Belfast Telegraph

Home News World

Ex-senator Santorum enters race

Former senator Rick Santorum has confirmed he is running for president, joining a crowded field of Republicans looking to challenge President Barack Obama in next year's election.

Mr Santorum, the former number three Republican in the US Senate and a favourite among his party's anti-abortion rights bloc, is a long shot for his party's nomination.

He announced his candidacy at an event in his home state of Pennsylvania after earlier confirming his candidacy in a national TV appearance.

Speaking on the steps of a county courthouse in western Pennsylvania, Mr Santorum accused Mr Obama of working to undermine Americans' freedoms, pushing through a national health care plan that reduces individual choices and spending billions of dollars that add to future generations' debts.

"I'm ready to lead. I'm ready to do what has to be done for the next generation, with the courage to fight for freedom, with the courage to fight for America," Santorum said. "That's why I'm announcing that I'm running for president of the United States of America."

Mr Santorum nodded to the social conservatives who have huge sway in early nominating states of Iowa and South Carolina. He also pitched himself to tea party-style activists who have yet to gel around a single candidate.

Other Republican contenders include former Massachusetts governor Mitt Romney, former house speaker Newt Gingrich, former Minnesota governor Tim Pawlenty, US representative Ron Paul, and former Utah governor Jon Huntsman, who also served as US ambassador to China. Those considering a bid include Texas governor Rick Perry and congresswoman Michele Bachmann. The party's 2008 vice presidential nominee, Sarah Palin, hasn't said whether she would run.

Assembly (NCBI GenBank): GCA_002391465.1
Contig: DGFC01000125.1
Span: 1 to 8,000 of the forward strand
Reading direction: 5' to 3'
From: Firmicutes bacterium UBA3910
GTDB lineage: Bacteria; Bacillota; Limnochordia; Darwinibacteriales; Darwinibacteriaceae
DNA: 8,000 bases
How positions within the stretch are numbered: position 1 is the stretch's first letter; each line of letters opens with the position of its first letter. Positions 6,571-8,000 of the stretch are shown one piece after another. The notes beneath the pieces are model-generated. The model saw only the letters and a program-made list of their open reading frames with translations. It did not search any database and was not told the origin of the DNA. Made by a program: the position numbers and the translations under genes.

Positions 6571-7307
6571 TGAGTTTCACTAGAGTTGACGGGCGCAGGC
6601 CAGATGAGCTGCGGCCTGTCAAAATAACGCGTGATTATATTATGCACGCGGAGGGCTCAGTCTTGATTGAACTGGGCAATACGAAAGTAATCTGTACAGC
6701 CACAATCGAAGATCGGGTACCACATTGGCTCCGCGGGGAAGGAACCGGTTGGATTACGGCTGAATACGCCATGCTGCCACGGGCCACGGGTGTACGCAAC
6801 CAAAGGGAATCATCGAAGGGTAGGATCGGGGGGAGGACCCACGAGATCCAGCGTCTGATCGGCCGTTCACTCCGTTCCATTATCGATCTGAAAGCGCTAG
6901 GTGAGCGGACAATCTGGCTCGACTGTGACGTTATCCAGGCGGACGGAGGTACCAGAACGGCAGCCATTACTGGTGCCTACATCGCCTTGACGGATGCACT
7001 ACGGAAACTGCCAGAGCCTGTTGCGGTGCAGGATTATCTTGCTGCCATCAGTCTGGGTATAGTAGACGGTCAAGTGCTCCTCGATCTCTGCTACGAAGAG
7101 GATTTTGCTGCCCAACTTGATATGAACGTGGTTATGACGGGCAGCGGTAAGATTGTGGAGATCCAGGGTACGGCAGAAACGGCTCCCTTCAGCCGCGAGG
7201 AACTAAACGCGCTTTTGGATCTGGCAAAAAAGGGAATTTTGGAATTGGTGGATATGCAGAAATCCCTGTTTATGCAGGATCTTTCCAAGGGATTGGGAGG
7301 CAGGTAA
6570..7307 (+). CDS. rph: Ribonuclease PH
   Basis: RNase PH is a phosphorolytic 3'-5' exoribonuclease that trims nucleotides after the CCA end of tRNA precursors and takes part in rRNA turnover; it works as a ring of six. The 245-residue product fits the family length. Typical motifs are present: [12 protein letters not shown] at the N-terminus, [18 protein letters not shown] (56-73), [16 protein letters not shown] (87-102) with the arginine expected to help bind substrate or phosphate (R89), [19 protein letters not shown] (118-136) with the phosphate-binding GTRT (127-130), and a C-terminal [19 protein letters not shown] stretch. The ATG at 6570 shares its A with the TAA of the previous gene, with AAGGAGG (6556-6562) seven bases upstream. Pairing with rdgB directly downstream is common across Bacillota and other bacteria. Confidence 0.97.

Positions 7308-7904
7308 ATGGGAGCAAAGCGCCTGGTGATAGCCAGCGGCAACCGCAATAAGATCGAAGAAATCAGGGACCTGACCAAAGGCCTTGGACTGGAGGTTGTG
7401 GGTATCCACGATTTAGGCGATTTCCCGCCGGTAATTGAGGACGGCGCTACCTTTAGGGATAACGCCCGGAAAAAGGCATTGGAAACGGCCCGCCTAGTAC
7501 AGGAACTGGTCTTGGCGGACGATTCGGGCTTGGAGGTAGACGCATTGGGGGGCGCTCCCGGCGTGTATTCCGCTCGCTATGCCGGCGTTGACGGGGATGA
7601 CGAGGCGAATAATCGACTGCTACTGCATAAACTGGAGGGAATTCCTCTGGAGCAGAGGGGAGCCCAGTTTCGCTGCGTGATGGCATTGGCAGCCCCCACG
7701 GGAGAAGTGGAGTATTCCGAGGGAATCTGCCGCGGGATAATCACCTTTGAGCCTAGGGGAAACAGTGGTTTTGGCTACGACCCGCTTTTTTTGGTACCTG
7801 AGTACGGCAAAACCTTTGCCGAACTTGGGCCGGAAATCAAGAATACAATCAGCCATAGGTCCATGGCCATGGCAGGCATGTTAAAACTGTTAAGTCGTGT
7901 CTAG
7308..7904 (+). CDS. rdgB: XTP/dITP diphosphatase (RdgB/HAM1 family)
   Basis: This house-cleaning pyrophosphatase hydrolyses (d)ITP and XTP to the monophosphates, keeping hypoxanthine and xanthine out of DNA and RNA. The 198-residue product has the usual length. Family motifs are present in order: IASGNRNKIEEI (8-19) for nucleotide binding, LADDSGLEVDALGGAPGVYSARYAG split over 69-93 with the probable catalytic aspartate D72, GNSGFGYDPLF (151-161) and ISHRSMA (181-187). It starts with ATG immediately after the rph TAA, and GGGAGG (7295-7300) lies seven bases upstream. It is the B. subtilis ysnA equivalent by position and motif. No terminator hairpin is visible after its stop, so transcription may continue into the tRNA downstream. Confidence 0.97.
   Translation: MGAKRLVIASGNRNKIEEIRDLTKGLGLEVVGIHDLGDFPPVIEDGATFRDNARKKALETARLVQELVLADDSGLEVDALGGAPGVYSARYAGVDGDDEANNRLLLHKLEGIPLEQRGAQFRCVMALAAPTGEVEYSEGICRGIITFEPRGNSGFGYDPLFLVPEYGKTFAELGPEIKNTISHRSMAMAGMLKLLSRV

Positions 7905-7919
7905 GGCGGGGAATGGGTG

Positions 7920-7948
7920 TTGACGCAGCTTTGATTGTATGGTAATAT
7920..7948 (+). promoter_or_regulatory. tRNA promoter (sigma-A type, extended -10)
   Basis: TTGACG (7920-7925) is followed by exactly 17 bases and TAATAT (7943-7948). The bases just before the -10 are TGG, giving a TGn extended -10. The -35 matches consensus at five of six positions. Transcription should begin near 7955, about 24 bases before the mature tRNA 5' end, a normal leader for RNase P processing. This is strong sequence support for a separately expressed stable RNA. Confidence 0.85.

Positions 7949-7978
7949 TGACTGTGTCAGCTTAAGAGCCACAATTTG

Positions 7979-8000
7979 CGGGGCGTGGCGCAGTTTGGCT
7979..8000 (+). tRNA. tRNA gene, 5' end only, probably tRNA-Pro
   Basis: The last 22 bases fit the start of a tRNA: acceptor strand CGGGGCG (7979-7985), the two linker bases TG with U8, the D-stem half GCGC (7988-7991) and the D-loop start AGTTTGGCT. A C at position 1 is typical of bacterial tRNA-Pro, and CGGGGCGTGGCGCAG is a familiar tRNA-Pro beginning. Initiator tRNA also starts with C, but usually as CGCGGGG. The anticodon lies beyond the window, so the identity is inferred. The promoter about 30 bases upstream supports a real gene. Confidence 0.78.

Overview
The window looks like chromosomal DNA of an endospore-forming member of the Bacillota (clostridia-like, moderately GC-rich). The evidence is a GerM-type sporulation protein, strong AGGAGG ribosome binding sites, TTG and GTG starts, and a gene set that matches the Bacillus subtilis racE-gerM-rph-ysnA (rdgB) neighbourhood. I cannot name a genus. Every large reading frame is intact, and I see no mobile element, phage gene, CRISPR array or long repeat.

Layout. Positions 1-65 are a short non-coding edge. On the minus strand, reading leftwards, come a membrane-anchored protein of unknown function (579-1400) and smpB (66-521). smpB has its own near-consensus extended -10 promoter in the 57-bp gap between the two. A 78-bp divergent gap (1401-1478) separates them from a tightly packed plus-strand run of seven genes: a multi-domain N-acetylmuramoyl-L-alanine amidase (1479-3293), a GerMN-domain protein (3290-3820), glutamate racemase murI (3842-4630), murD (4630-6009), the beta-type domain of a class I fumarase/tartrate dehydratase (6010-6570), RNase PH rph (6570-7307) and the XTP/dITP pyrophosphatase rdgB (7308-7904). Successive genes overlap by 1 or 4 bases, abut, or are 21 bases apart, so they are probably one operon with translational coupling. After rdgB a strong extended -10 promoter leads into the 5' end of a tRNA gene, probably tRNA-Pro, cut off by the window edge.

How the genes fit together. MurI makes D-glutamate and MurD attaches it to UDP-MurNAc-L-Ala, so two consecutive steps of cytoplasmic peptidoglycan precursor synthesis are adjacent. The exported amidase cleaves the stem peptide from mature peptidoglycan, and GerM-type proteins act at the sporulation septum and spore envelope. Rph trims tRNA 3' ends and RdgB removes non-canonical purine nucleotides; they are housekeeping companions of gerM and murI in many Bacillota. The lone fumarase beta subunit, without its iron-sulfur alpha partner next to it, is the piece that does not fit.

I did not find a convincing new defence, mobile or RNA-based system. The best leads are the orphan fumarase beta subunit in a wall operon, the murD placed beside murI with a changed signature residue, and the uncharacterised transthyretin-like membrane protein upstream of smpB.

Mr Santorum, 53, a blunt-talking conservative, lacks the name recognition and fundraising organisation of his better-known rivals. But the two-term senator's advisers are counting on social conservatives who have huge sway in some early nominating states and have yet to settle on a favourite candidate.

He had been laying the groundwork for a presidential bid when he lost a bruising re-election bid to the Senate in 2006. His opposition to abortion, gay marriage and embryonic stem cell research makes him an appealing candidate for conservatives. But his sometimes abrasive style alienated voters in Democratic-leaning Pennsylvania, and they replaced him with Bob Casey, an anti-abortion Democrat.

Mr Santorum's policy positions align with national conservatives who now are looking at many of the expected candidates with scepticism. Romney's changes of heart on gay rights and abortion do little to help his second presidential effort, Mr Gingrich is twice divorced. Mr Huntsman, who worked for three Republican administrations, nonetheless accepted Mr Obama's offer to be the US ambassador to China.

Popular

From Belfast Telegraph